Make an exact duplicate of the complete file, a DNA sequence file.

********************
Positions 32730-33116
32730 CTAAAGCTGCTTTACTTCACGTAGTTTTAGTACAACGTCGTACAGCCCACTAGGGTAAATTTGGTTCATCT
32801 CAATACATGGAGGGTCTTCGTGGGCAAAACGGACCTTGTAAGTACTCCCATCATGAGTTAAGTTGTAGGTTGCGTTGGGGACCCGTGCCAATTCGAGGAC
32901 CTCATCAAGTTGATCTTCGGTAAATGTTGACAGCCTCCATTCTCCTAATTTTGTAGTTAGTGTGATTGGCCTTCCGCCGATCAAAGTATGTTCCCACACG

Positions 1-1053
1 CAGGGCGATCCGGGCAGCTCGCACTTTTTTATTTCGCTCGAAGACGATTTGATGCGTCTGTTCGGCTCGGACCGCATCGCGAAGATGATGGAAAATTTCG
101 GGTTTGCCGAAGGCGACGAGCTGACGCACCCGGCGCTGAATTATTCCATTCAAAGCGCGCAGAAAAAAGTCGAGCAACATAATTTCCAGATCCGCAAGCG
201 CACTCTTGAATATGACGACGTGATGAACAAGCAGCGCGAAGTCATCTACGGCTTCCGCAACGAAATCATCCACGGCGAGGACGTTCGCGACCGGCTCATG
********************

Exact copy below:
Positions 32730-33116
32730 CTAAAGCTGCTTTACTTCACGTAGTTTTAGTACAACGTCGTACAGCCCACTAGGGTAAATTTGGTTCATCT
32801 CAATACATGGAGGGTCTTCGTGGGCAAAACGGACCTTGTAAGTACTCCCATCATGAGTTAAGTTGTAGGTTGCGTTGGGGACCCGTGCCAATTCGAGGAC
32901 CTCATCAAGTTGATCTTCGGTAAATGTTGACAGCCTCCATTCTCCTAATTTTGTAGTTAGTGTGATTGGCCTTCCGCCGATCAAAGTATGTTCCCACACG

Positions 1-1053
1 CAGGGCGATCCGGGCAGCTCGCACTTTTTTATTTCGCTCGAAGACGATTTGATGCGTCTGTTCGGCTCGGACCGCATCGCGAAGATGATGGAAAATTTCG
101 GGTTTGCCGAAGGCGACGAGCTGACGCACCCGGCGCTGAATTATTCCATTCAAAGCGCGCAGAAAAAAGTCGAGCAACATAATTTCCAGATCCGCAAGCG
201 CACTCTTGAATATGACGACGTGATGAACAAGCAGCGCGAAGTCATCTACGGCTTCCGCAACGAAATCATCCACGGCGAGGACGTTCGCGACCGGCTCATG